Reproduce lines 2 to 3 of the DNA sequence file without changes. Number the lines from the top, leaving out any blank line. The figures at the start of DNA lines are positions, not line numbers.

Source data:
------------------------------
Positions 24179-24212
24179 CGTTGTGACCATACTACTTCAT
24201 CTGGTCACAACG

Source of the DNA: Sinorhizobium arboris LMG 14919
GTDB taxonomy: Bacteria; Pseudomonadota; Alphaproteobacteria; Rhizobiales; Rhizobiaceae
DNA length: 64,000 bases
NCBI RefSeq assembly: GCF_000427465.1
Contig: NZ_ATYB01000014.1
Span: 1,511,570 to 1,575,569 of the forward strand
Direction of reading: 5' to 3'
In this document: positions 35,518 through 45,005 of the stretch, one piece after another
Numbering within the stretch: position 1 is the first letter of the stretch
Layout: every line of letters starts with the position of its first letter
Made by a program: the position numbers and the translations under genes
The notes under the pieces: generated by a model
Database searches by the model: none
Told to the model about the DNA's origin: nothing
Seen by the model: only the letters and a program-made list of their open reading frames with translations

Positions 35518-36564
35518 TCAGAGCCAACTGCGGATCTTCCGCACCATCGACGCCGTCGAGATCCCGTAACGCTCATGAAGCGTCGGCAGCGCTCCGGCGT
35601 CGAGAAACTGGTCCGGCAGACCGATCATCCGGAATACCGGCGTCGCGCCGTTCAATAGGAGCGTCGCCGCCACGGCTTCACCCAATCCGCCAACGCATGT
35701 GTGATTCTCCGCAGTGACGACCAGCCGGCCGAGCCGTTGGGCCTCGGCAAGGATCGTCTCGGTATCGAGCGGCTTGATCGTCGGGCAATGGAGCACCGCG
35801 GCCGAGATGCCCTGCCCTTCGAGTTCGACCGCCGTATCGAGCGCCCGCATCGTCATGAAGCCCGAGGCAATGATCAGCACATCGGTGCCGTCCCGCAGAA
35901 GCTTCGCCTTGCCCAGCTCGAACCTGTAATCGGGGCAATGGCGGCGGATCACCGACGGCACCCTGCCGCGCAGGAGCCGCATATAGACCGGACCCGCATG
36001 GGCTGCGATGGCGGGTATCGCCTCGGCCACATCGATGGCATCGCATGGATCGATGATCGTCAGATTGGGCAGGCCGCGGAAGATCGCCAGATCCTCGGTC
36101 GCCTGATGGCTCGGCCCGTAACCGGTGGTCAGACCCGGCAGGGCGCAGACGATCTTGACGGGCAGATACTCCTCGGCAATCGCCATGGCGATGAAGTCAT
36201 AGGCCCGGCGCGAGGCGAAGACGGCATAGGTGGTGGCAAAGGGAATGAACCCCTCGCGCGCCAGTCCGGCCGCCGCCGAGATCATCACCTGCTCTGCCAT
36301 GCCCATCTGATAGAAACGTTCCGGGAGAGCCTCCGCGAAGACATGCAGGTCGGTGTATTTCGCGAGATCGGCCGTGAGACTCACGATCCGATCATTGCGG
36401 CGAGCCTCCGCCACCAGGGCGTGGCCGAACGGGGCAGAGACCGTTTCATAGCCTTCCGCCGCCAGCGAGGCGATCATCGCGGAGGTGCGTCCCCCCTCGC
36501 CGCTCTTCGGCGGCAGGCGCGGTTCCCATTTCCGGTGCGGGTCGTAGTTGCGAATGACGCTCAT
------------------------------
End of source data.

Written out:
24179 CGTTGTGACCATACTACTTCAT
24201 CTGGTCACAACG